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New Roots in America's Sacred Ground: Religion, Race, and Ethnicity in Indian America (Paperback)
In this compelling look at second-generation Indian Americans, Khyati Y. Joshi draws on case studies and interviews with forty-one second-generation Indian Americans, analyzing their experiences involving religion, race, and ethnicity from elementary school to adulthood. As she maps the crossroads they encounter as they navigate between their homes and the wider American milieu, Joshi shows how their identities have developed differently from their parents’ and their non-Indian peers’ and how religion often exerted a dramatic effect.
The experiences of Joshi’s research participants reveal how race and religion interact, intersect, and affect each other in a society where Christianity and whiteness are the norm. Joshi shows how religion is racialized for Indian Americans and offers important insights in the wake of 9/11 and the backlash against Americans who look Middle Eastern and South Asian.
Through her candid insights into the internal conflicts contemporary Indian Americans face and the religious and racial discrimination they encounter, Joshi provides a timely window into the ways that race, religion, and ethnicity interact in day-to-day life.
About the Author
KHYATI Y. JOSHI is an assistant professor at the School of Education at Fairleigh Dickinson University in Teaneck, New Jersey.
Joshi has written a ground-breaking contribution on the racialization of religion, an issue scholars have long been reluctant to address. This stimulating and important book is essential in the study of South Asian Americans, second-generation immigrants, and Asian American religions.
— Paul Spickard
New Roots in America's Sacred Ground provides both a detailed analysis of second-generation Indian Americans and identity, and a sophisticated and lucid argument about the integral role religion and religious oppression play in race and ethnicity in the United States. Joshi's insightful intervention about the role of religious identity has gained even more significance in light of discriminatory practices occurring since 9/11.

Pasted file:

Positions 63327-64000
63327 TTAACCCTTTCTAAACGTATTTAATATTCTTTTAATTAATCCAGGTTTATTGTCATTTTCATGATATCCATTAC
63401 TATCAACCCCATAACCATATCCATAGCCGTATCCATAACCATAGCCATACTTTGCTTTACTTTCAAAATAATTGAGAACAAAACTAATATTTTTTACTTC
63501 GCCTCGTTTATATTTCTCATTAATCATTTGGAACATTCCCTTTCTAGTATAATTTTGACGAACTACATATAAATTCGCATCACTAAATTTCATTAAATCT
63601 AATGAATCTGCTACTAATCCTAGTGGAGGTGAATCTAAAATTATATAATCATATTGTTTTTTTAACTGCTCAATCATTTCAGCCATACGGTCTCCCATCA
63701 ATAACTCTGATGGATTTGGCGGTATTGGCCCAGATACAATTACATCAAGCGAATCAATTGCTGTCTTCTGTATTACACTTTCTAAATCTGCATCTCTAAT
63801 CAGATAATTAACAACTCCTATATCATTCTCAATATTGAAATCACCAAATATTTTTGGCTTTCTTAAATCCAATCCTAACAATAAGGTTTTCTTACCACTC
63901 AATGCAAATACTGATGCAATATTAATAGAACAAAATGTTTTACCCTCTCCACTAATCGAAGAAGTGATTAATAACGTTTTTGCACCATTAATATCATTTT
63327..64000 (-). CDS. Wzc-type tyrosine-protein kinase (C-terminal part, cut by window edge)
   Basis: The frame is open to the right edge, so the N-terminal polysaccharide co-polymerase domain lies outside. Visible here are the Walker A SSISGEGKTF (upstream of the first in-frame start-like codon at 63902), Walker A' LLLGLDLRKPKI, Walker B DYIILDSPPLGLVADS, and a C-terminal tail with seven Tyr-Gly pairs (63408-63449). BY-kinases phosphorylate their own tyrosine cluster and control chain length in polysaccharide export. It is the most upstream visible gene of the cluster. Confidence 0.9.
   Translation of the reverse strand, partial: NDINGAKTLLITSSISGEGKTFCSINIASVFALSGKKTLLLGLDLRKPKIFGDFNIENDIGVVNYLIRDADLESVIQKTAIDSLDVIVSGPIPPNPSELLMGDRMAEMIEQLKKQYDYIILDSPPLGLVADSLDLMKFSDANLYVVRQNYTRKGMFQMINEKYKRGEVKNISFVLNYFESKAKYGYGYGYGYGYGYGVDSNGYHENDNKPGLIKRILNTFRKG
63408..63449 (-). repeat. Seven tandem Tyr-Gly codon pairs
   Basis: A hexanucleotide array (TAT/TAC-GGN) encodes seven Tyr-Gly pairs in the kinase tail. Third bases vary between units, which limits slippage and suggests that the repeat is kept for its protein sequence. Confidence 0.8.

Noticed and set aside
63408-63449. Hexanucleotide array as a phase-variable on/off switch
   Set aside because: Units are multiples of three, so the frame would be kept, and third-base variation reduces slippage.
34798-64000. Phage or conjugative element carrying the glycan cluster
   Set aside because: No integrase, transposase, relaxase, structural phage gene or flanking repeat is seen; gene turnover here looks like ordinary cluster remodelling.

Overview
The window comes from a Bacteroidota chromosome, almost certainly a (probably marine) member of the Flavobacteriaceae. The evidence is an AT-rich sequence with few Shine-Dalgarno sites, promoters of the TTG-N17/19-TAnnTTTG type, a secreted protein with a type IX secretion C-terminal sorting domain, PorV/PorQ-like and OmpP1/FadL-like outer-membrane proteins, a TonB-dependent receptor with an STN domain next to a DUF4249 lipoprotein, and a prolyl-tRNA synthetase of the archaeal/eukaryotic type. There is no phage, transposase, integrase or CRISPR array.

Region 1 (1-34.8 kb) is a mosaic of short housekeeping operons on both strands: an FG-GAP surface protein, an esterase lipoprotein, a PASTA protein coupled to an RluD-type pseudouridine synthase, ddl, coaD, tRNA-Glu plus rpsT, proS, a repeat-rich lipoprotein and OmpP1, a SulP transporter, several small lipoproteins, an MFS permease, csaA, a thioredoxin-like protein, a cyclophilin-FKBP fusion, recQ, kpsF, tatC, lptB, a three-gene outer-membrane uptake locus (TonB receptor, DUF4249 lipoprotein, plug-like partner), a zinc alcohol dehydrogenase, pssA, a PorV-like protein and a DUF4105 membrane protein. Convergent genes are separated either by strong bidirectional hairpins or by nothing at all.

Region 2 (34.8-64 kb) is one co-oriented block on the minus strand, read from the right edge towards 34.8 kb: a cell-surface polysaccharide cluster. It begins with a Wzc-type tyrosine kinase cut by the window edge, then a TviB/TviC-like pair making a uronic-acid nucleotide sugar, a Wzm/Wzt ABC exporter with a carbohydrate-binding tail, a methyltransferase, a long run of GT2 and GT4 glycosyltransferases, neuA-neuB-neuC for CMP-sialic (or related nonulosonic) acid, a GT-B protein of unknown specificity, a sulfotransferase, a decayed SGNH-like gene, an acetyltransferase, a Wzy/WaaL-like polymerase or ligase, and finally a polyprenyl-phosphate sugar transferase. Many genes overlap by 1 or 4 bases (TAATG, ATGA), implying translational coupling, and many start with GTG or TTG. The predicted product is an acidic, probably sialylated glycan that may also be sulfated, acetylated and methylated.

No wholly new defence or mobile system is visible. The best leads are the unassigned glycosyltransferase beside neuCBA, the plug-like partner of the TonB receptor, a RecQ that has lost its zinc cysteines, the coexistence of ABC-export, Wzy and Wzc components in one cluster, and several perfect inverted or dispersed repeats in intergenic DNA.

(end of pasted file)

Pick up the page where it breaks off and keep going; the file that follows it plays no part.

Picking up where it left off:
— Jigna Desai
For far too long, scholars have studied religions as if they were abstract collections of beliefs and practices that could get along just fine without living, breathing people. This beautifully crafted and admirably empathetic study of second-generation Indian Americans rightly fixes its gaze not on such abstractions as Hinduism, Sikhism, and Islam but on the actual lives of specific Hindus, Sikhs, and Muslims. Along the way, it teaches us much about race and religion in American life, not least the fact that discrimination-both racial and religious-is an ever-present reality in the lives of this so-called 'model minority,' and that religious affiliation stands shoulder-to-shoulder with race, ethnicity, and gender as a key identity marker in the twenty-first century.
— Stephen Prothero
This is a ground-breaking book in the contested territory of race, religion, and ethnicity in the United States. Despite being one of the of the fastest growing, most upwardly mobile groups in the country, second generation Indian Americans-Hindus, Sikhs, Christians, and Muslims-are conspicuous by their absence in scholarly studies. This book has invaluable data and case studies, which have been skillfully analyzed and thoughtfully presented. A "must-read" book for all those interested in immigration studies, transnational religion, Asian Americans, and American Religions.
— Vasudha Narayanan